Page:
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A Tidal Wave Ahead?

BY Editors | Tuesday, January 8 2008

Colin mentioned yesterday one of my favorite stories out of my new book on technology and politics in the 2008 cycle, “The First Campaign,” how snail mail possibly cost Gary Hart the 1984 election. With snail mail, the time from when a person mailed a check to a campaign to when the money was available to use often took more than ten days. In 1984, Hart pulled a stunning upset over former Vice President Walter Mondale in the New Hampshire primary, but he found himself hard-pressed to cash in on the results and the new-found momentum because of the lag time in collecting money. Tens of thousands of dollars poured into Hart’s offices around the country in the wake of his surprise Granite State victory, but it wasn’t fast enough to overcome the superior financing of Mondale’s juggernaut. Hart ended up being forced out of the race because of money shortages, even as the money continued to pour in—just not quickly enough to finance the campaign.

In 2000, John Emerson, Hart’s California 1984 campaign manager lamented to the Los Angeles Times, the challenges of raising money for a fast-moving campaign in the age of paper checks and snail mail. “For people to do that they had to know who I was, find my address, get a stamp, write the check, which I then had to deposit. Can you imagine how much more there would have been if all they had to do was go to a Gary Hart web site?”

Contrast that with the playing field by 2000. In the ten days after his upset in the New Hampshire primary, McCain raised $2.2 million online—money that just one cycle before might not have arrived in time to help an upstart insurgent take on a powerful frontrunner. In the end, the money couldn’t save McCain but could this year be different?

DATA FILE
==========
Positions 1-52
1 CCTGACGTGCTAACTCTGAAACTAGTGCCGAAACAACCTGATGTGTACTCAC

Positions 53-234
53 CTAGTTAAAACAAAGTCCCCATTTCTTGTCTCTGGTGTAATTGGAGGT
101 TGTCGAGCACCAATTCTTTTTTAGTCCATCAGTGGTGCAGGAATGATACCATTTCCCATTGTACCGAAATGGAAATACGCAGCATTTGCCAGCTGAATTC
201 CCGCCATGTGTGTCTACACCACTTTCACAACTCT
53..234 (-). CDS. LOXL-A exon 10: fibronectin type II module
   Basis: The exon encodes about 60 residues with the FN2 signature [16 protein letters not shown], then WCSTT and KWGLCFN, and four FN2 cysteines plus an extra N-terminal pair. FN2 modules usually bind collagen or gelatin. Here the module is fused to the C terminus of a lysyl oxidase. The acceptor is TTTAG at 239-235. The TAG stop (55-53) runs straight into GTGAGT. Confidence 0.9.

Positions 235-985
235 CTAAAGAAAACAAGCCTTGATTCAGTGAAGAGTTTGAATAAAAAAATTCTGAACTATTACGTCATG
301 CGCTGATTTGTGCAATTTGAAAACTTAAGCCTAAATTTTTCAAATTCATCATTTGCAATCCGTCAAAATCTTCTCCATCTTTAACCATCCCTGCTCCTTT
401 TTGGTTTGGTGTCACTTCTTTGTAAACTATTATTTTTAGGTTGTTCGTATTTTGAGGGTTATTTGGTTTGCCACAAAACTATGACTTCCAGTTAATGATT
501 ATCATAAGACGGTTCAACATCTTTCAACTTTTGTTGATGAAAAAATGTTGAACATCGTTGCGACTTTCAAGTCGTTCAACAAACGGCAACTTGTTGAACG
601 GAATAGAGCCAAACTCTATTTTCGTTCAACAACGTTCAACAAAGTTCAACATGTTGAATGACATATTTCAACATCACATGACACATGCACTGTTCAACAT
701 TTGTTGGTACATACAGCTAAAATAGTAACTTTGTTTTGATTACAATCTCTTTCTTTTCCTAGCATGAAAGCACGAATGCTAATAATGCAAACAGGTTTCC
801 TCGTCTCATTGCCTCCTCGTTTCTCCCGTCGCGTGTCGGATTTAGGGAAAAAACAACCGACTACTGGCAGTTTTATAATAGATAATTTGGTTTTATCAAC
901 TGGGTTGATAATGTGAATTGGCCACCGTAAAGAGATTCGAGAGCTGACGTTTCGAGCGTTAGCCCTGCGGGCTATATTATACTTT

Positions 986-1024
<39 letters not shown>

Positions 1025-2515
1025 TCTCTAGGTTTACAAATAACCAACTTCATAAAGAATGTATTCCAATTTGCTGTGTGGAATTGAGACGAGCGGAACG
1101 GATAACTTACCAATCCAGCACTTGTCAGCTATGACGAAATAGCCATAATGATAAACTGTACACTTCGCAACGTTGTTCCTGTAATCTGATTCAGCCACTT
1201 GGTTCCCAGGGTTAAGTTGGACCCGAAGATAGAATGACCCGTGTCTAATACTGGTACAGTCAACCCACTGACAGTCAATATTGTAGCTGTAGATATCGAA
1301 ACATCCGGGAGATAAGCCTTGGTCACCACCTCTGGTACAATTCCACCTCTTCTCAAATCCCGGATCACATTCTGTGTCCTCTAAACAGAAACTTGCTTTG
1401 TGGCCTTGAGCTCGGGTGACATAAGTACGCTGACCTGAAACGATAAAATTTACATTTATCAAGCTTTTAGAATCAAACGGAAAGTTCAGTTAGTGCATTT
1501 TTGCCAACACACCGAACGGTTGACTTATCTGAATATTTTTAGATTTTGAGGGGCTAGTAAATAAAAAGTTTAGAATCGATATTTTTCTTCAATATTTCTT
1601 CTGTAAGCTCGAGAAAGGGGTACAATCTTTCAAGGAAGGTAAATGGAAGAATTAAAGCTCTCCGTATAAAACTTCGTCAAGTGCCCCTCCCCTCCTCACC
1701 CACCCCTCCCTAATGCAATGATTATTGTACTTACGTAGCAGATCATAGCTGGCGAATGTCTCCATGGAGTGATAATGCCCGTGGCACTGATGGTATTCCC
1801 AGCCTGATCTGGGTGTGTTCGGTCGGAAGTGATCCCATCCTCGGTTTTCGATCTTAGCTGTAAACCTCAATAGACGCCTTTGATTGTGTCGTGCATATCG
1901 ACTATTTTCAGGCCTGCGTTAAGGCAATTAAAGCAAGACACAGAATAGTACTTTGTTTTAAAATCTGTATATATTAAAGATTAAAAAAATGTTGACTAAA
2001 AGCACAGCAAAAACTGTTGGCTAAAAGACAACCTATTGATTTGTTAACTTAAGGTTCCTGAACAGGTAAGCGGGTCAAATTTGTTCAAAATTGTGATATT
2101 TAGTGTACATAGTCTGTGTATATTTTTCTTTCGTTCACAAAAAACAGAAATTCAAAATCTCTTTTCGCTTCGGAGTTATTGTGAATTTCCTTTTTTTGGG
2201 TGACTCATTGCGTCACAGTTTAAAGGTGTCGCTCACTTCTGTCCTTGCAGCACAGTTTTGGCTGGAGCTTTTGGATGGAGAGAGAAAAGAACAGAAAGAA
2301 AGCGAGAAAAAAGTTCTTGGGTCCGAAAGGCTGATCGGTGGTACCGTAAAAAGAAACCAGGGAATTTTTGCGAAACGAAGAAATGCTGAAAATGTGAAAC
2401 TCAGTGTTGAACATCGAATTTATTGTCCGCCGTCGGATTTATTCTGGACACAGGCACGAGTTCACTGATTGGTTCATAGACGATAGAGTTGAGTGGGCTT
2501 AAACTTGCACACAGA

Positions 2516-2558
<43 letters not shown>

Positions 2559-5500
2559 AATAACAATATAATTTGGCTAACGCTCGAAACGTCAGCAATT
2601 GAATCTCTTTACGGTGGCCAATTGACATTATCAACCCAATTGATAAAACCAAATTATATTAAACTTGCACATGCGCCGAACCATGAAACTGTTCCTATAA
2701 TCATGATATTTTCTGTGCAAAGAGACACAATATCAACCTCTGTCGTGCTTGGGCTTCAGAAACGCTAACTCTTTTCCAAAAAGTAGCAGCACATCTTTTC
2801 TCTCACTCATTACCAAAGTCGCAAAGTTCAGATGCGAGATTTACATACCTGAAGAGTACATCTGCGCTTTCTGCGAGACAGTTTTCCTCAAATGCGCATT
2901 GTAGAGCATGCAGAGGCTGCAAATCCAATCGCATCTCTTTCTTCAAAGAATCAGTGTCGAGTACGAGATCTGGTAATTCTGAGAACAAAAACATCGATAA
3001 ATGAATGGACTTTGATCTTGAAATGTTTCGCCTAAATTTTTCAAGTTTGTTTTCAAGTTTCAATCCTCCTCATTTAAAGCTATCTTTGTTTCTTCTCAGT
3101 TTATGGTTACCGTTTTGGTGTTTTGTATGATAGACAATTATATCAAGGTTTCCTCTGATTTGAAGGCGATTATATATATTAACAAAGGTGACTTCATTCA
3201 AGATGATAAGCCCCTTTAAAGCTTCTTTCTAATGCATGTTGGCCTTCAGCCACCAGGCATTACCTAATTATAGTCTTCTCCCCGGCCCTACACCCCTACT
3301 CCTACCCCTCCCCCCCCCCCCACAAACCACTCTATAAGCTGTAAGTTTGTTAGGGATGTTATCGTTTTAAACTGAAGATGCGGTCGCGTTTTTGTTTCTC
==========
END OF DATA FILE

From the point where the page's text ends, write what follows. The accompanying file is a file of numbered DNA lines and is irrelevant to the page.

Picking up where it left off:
John Edwards has already reported he raised a million dollars online since Iowa, the fastest the campaign has ever raised that kind of money, and while we haven’t seen numbers out of Obama yet, it’s a safe bet he’s seeing money flow in online faster than normal too.

Assuming Obama and McCain win big tonight, we could see a tidal wave of online fundraising in the coming days. Even before Iowa, Obama stayed competitive with Hillary’s fundraising juggernaut thanks in large part to small dollar contributions; a surge of donations in coming days might enable him to start putting nails in her political coffin. He’s off tomorrow to a high-dollar fundraising event in New York City, Hillary’s home turf, but I have to imagine that with her aura of inevitability punctured and proof that Obama can, in fact, win, the surge of online money could be the real big money story of the next week. How many people will be inspired tonight by the dawning reality of an Obama presidency to contribute $25, 50, or $100?

Meanwhile McCain, whose fundraising in recent months has been lackluster at best, needs a serious infusion of cash if he’s to pivot from New Hampshire into the expensive national primary schedule ahead. Ron Paul has proven twice with his one-day “money bombs” just how much money is there if a candidate can tap into the right fervor. Could McCain, whose $5.5 million haul in the third quarter was less than the single day Ron Paul “money-bomb” of $6.2 in December, realistically expect to see an equivalent amount of money arrive in his campaign’s accounts in the next week? The answer appears to be yes, given how successful he was in 2000 in a much less-wired society.

The campaign that begins tomorrow, with expensive states like Florida and South Carolina coming before the “Tsunami Tuesday” of February 5th, will require millions in staff, direct mail, and television advertising. Even if McCain’s campaign is nearly broke tonight (we don’t actually know what kind of financial shape it’s in, except that he’s lagged far behind Ron Paul, Guiliani, and Romney in cash), an inspiring victory could lead the Arizona senator to wake up tomorrow morning and find millions of dollars pouring in. Unlike 1984 for Hart and 2000 for McCain, could online money be the savior of John McCain’s once-again-insurgent campaign tonight?